The laboratory of Richard Siddall, at the Golden Head in Panton Street, near the Haymarket, London contained even more legitimate wonders:
Hanging from the ceiling and braced against walls was a zoological garden of taxidermy: a crocodile, the head of an elephant and of a rhinoceros; there were fish and shells – their glow of ocean life long lost. Stoves and instruments, jars and clocks cluttered this sanctum of discovery – elements were boiled and split, their physical coil pulled apart and rebraided. And overseeing this chemical mischief was a bust of Galen, surgeon to gladiators, vivisector, dissector, theorist, anatomist, philosopher – antiquity’s greatist physician and herald to a new type of scientific thought.
Buoyed by natural law and Galen’s benign profile, Mr. Siddall could make his claim, “Makes and sells all manner of chymical and Galenical medicines, with all sorts of druggs; wholesale & retail, at very reasonable rates. N.B. the elixir for the asthma, as also for the gout and rheumatism”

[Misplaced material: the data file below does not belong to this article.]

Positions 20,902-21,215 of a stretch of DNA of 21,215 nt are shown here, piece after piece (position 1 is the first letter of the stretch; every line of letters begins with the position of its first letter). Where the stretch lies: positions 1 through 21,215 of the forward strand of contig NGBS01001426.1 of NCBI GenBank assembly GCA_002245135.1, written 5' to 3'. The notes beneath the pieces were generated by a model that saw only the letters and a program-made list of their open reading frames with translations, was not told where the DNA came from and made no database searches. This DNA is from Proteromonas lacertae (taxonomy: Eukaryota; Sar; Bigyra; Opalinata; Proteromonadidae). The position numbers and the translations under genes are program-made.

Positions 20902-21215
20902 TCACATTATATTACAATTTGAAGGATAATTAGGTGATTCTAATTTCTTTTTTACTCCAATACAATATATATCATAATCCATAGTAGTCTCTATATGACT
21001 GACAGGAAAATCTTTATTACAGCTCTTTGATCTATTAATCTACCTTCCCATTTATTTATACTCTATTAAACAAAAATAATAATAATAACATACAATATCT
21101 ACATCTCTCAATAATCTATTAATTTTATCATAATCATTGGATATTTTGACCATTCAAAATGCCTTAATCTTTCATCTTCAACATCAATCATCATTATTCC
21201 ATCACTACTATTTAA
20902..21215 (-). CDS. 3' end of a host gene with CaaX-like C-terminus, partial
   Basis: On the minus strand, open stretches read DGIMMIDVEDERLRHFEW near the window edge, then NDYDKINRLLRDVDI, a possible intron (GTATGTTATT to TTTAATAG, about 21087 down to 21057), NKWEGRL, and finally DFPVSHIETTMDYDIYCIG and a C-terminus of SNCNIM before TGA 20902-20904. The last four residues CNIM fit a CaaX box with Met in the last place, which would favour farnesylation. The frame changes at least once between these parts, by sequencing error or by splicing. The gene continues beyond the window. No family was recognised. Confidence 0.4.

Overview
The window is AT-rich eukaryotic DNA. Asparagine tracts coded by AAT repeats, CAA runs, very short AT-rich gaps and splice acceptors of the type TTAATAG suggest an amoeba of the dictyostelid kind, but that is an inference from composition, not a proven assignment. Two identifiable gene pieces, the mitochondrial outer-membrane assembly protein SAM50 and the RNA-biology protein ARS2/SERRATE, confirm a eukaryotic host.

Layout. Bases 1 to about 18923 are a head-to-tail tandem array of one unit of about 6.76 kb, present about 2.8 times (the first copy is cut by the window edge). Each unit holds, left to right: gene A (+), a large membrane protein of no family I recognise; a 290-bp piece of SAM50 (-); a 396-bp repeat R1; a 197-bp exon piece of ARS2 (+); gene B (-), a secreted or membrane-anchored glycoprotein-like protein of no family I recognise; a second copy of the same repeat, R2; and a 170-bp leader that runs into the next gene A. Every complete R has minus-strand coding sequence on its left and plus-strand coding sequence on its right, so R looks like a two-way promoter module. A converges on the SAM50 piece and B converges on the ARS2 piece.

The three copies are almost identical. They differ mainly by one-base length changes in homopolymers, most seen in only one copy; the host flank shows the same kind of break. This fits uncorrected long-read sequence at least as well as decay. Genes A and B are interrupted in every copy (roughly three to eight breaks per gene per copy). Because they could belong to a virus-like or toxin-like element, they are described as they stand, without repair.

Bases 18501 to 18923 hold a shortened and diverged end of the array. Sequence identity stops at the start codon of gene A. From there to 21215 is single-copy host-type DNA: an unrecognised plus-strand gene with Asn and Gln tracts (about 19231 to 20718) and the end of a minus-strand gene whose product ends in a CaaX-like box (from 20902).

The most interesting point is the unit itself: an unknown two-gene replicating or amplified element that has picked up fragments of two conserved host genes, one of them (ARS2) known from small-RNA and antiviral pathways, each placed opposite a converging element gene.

And alchemy’s defeat seemed absolute. But during a century littered with the corpses of myth, a legend lived.
The Count of St. Germain was born in the early 18th century. Descriptions of him were curious and tempting: courtier, adventurer, charlatan, inventor, alchemist, musician, composer. His mind was confused and courageous, buzzing into mysticism, occultism, secret societies and conspiracies like a foolish bee. European society was charmed with this charming new toy, and gave him many titles: Wonderman, The Wandering Jew, The Wandering Alchemist.